Machine learning for multi-jurisdictional optimal traffic corridor control

Urban traffic corridors are often controlled by more than one agency. Typically in North America, a state or provincial transportation department controls freeways while another agency at the municipal or city level controls the nearby arterials. While the different segments of the corridor fall under different jurisdictions, traffic and users know no boundaries and expect seamless service. Common lack of coordination amongst those authorities due to lack of means for information exchange and/or possible bureaucratic 'institutional gridlock' could hinder the full potential of technically-possible integrated control. Such institutional gridlock and related lack of timely coordination amongst the different agencies involved can have a direct impact on traffic gridlock. One potential solution to this problem is through integrated automatic control under intelligent transportation systems (ITS). Advancements in ITS and communication technology have the potential to considerably reduce delay and congestion through an array of network-wide traffic control and management strategies that can seamlessly cross jurisdictional boundaries. Perhaps two of the most promising such control tools for freeway corridors are traffic-responsive ramp metering and/or dynamic traffic diversion possibly using variable message signs (VMS). Technically, the use of these control methods separately might limit their potential usefulness. Therefore, integrated corridor control using ramp metering and VMS diversion simultaneously might be synergetic and beneficial. Motivated by the above problem and potential solution approach, the aim of the research presented in this paper is to develop a self-learning adaptive integrated freeway-arterial corridor control for both recurring and non-recurring congestion. The paper introduces the use of reinforcement learning, an Artificial Intelligence method for machine learning, to provide optimal control using ramp metering and VMS routing in an integrated agent for a freeway-arterial corridor. Reinforcement learning is an approach whereby the control agent directly learns optimal strategies via feedback reward signals from its environment. A simple but powerful reinforcement learning method known as Q-learning is used. Results from an elaborate simulation study on a key corridor in Toronto are very encouraging and discussed in the paper.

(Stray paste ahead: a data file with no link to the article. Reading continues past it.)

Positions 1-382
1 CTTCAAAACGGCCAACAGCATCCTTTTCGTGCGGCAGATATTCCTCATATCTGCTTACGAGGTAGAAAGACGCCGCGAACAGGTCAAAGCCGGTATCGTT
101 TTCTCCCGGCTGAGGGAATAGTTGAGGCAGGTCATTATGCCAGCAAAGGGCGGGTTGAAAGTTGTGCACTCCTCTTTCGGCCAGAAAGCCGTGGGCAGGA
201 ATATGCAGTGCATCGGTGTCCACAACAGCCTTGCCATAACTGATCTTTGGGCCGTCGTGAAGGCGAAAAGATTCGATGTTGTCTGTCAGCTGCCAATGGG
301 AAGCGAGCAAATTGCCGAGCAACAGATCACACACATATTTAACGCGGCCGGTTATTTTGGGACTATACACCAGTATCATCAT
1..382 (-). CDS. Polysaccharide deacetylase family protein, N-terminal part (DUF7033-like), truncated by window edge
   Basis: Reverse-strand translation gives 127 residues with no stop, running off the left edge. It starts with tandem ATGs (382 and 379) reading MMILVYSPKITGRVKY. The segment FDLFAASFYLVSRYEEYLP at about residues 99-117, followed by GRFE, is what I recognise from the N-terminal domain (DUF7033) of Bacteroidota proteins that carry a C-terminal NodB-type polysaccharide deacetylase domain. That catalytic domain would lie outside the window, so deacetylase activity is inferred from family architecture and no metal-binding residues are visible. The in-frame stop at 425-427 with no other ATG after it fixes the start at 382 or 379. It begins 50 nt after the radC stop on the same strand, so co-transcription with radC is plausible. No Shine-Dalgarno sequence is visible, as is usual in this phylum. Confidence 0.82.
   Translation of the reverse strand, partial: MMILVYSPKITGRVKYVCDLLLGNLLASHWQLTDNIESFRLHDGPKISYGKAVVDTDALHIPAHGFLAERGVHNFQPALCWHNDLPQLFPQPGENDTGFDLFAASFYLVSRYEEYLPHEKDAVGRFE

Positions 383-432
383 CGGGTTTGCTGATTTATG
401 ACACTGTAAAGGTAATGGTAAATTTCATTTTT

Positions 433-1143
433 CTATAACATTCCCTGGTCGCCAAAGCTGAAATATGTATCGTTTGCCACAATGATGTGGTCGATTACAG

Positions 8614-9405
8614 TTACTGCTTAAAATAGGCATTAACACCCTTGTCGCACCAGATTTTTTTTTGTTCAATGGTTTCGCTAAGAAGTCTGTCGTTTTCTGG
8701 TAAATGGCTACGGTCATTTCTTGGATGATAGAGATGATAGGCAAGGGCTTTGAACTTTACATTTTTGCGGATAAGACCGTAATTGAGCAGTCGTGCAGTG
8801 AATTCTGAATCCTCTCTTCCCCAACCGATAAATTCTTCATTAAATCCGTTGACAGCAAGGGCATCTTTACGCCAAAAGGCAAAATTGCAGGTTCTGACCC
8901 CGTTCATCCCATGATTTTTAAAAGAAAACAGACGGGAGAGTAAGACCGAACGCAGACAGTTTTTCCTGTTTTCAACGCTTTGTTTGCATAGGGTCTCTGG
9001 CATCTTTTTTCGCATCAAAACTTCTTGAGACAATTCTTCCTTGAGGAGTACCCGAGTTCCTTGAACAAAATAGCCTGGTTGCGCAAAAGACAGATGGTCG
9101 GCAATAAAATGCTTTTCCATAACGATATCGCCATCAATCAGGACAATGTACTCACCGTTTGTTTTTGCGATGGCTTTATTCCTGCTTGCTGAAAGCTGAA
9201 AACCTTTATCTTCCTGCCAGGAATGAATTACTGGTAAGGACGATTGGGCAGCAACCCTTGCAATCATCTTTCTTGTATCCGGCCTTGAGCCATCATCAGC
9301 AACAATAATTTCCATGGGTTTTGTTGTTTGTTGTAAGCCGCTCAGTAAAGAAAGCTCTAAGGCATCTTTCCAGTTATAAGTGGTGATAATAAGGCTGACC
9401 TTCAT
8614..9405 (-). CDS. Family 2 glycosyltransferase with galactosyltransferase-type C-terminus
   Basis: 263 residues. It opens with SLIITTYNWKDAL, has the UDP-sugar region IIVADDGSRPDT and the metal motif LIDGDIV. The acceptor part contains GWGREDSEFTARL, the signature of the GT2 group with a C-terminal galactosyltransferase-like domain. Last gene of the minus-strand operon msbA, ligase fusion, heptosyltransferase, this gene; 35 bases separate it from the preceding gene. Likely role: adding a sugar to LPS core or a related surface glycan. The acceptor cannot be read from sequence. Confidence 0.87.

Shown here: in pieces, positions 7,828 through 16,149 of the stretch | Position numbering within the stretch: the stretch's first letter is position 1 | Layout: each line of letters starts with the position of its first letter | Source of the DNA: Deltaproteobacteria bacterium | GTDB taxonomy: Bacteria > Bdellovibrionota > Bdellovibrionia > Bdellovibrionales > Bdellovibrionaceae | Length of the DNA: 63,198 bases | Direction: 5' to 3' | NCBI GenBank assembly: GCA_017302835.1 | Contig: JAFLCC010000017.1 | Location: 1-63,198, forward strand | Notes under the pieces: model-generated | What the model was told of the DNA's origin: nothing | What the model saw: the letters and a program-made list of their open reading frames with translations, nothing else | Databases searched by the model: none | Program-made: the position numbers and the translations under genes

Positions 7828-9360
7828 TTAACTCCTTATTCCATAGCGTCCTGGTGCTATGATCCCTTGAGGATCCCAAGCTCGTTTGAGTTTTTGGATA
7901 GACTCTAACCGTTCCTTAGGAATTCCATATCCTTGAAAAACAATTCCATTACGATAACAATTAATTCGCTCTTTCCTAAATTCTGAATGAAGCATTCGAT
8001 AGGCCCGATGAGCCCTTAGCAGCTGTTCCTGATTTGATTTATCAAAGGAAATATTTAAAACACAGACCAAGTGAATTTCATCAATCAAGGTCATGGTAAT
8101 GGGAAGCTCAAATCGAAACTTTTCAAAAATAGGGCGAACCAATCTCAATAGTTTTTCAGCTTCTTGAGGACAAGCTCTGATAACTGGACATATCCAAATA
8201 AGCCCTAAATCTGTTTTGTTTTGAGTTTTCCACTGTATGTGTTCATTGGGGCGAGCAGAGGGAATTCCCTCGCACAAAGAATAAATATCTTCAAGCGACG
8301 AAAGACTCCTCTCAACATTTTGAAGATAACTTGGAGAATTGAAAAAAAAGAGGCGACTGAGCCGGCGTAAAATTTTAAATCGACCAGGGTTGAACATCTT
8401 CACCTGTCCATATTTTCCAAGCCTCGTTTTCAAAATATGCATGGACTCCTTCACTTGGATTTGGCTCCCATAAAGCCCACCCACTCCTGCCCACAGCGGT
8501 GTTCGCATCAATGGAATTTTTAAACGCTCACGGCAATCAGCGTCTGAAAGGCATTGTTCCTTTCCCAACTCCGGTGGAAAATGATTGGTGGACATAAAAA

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  • Accession Number: 01154594
  • Record Type: Publication
  • Files: TRIS, ATRI
  • Created Date: Feb 18 2010 9:34AM